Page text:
ESPN Percentage Owned: 43.5%

Hey, Joe Mauer, welcome back! How ya been, big fella?

The former All-Star has gotten off to a hot start for the Twins this year, really the only member of that offense who has. He's slashing .372/.472/.512 in 53 plate appearances thus far, with a homer and 5 runs scored. The power numbers are probably never going to be there, but the man has seen his walk rate jump to 15.1% and his strikeout rate cut in half, to 7.5% in the early going.

People mostly expect home runs from their first basemen, but there's a lot of value in high batting average/on-base guys. And while Mauer hasn't filled the stat sheet in any of those areas since 2013, there's reason to believe this talented hitter who has dealt with concussion issues for the last few seasons may be starting to get his head, and hand-eye coordination, right again.

Aledmys Diaz, SS, St. Louis Cardinals

ESPN Percentage Owned: 26.2%

Ruben Tejada is due back from his injury on Monday, which could mean the end of starting time for Cardinals shortstop Aledmys Diaz. But he sure made an impression filling in.

This week, Diaz became just the second Cardinal to have five extra-base hits in his first five games and overall hit .406/.441/.813 in 34 plate appearances, with 2 homers, 11 runs scored and 8 RBI. He's been knocking the cover off the ball and may have secured himself some more playing time even when Tejada comes back.

Of course, by the time you read this, it's also possible Diaz has been sent back down to Triple-A to get regular at-bats. If you have room on your roster to stash him, it might not be a bad idea. He impressed in his brief cup of coffee with St. Louis.

Chris Carter, 1B, Milwaukee Brewers

ESPN Percentage Owned: 28.4%

Chris Carter is a three-outcome player. He either strikes out, walks or hits a home run. Two of these things are very good, but the one that isn't, Carter does a lot. He K's 31.8% of the time and has walked 13.6% of his plate appearances so far this season. He's also hit 3 homers and knocked in 8 runs in 44 plate appearances for the Brewers, slugging .622 here in the early going.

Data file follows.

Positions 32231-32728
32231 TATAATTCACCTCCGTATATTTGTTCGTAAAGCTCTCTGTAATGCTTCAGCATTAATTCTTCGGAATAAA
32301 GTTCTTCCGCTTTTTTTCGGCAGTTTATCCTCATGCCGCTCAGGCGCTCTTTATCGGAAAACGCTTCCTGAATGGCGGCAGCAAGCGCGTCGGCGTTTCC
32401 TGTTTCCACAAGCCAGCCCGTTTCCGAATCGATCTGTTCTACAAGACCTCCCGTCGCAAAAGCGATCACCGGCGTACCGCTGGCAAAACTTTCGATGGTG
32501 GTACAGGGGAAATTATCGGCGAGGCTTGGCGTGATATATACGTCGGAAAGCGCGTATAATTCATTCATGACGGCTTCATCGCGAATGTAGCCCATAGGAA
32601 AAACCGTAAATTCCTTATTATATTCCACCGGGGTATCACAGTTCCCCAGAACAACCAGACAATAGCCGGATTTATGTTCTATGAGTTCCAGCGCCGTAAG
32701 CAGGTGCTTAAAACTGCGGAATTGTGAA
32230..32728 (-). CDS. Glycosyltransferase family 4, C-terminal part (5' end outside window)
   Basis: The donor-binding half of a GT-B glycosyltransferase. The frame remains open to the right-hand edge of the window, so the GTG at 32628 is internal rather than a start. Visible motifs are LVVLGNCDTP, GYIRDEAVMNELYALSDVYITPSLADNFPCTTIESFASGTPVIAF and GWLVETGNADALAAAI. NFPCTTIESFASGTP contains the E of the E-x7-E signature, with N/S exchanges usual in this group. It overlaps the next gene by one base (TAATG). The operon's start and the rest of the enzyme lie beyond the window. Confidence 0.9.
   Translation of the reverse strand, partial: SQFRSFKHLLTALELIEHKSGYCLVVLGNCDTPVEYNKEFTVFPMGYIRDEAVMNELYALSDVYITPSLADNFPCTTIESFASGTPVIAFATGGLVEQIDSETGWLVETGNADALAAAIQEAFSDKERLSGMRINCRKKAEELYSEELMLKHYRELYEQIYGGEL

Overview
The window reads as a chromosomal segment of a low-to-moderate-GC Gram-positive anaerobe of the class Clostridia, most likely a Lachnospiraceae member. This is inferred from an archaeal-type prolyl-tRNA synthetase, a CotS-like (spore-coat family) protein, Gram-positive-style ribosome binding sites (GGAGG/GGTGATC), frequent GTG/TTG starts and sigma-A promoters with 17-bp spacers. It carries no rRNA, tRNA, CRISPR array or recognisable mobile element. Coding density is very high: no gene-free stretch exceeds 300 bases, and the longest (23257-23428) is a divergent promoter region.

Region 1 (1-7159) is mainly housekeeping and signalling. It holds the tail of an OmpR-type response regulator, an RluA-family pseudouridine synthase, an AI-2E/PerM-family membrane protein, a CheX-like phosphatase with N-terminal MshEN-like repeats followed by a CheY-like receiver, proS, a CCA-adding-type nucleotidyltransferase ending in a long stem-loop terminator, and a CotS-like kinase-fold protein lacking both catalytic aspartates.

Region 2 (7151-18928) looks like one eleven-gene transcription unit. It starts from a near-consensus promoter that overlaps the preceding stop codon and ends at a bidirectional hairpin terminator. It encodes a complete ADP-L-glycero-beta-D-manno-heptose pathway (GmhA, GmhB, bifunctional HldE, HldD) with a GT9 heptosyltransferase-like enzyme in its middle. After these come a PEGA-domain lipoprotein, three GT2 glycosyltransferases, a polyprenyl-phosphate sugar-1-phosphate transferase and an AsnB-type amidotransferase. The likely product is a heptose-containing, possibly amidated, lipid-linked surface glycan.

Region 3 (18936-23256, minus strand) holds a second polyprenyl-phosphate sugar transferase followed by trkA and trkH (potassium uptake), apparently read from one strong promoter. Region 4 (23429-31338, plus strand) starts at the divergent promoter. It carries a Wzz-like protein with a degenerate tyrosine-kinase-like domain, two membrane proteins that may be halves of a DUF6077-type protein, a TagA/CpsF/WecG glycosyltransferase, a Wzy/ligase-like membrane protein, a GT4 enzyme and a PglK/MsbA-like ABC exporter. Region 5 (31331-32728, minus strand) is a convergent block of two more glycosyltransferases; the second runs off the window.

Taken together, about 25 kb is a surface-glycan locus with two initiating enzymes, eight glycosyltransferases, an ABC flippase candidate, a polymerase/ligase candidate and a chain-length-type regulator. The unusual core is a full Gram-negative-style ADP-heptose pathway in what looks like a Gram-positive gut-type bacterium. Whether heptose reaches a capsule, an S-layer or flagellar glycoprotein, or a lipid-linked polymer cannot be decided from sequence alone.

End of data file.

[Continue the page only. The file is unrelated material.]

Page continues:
Carter is going to hit 30 homers if he stays healthy. 

Nick Markakis, OF, Atlanta Braves

ESPN Percentage Owned: 26.5%

Grabbing Nick Markakis off the waiver wire isn't as fun or exciting as nabbing Nomar Mazara or anything, but the veteran is having a heck of a start to his 2016 season for Atlanta.

Markakis is slashing .333/.423/.533 in his first 52 plate appearances, with 7 runs scored and 12 RBI. He still has yet to leave the yard but has nine doubles in his first 12 games, a modern-era Braves record, and according to Baseball-Reference, he was just the 20th player in the last 50 years to amass nine doubles in his first 11 games.

He's playing everyday for the rebuilding Braves, so ride the hot streak while it lasts.

Ian Kennedy, SP, Kansas City Royals

ESPN Percentage Owned: 49.0%

Ian Kennedy just barely qualifies for our criteria, owned in just under 50% of all ESPN leagues. After a rough season in San Diego last year (4.28 ERA, 4.51 FIP in 30 starts), Kennedy has bounced back with a 2-0 record and a 0.66 ERA. In two starts (13 2/3 innings), he's given up just one run with 14 strikeouts and 3 walks.

It's still early, but Kennedy's walk rate is down in his first two starts of the season, and if he can avoid the long ball (Kennedy gave up 1.66 homers per nine innings last year, the most among qualified starters), he'll be a valuable piece for the Royals' rotation and your fantasy team.

Mat Latos, SP, Chicago White Sox

ESPN Percentage Owned: 18.0%

Lesser owned is Chicago's Mat Latos, who is trying to come back after a terrible 2015 as well. So far, so good for the White Sox right-hander, with a 0.75 ERA and 2.86 FIP in 12 innings through two starts. He's not striking many people out (just 4.50 strikeouts per nine innings) but has walked just two batters so far, which is important.

He's also playing for a White Sox team with a pretty good lineup, so he should be able to notch some "wins" even when he doesn't have his best stuff.

If you're in need of a strikeout guy, Latos may not be for you. But if you need rotation help, he's probably available.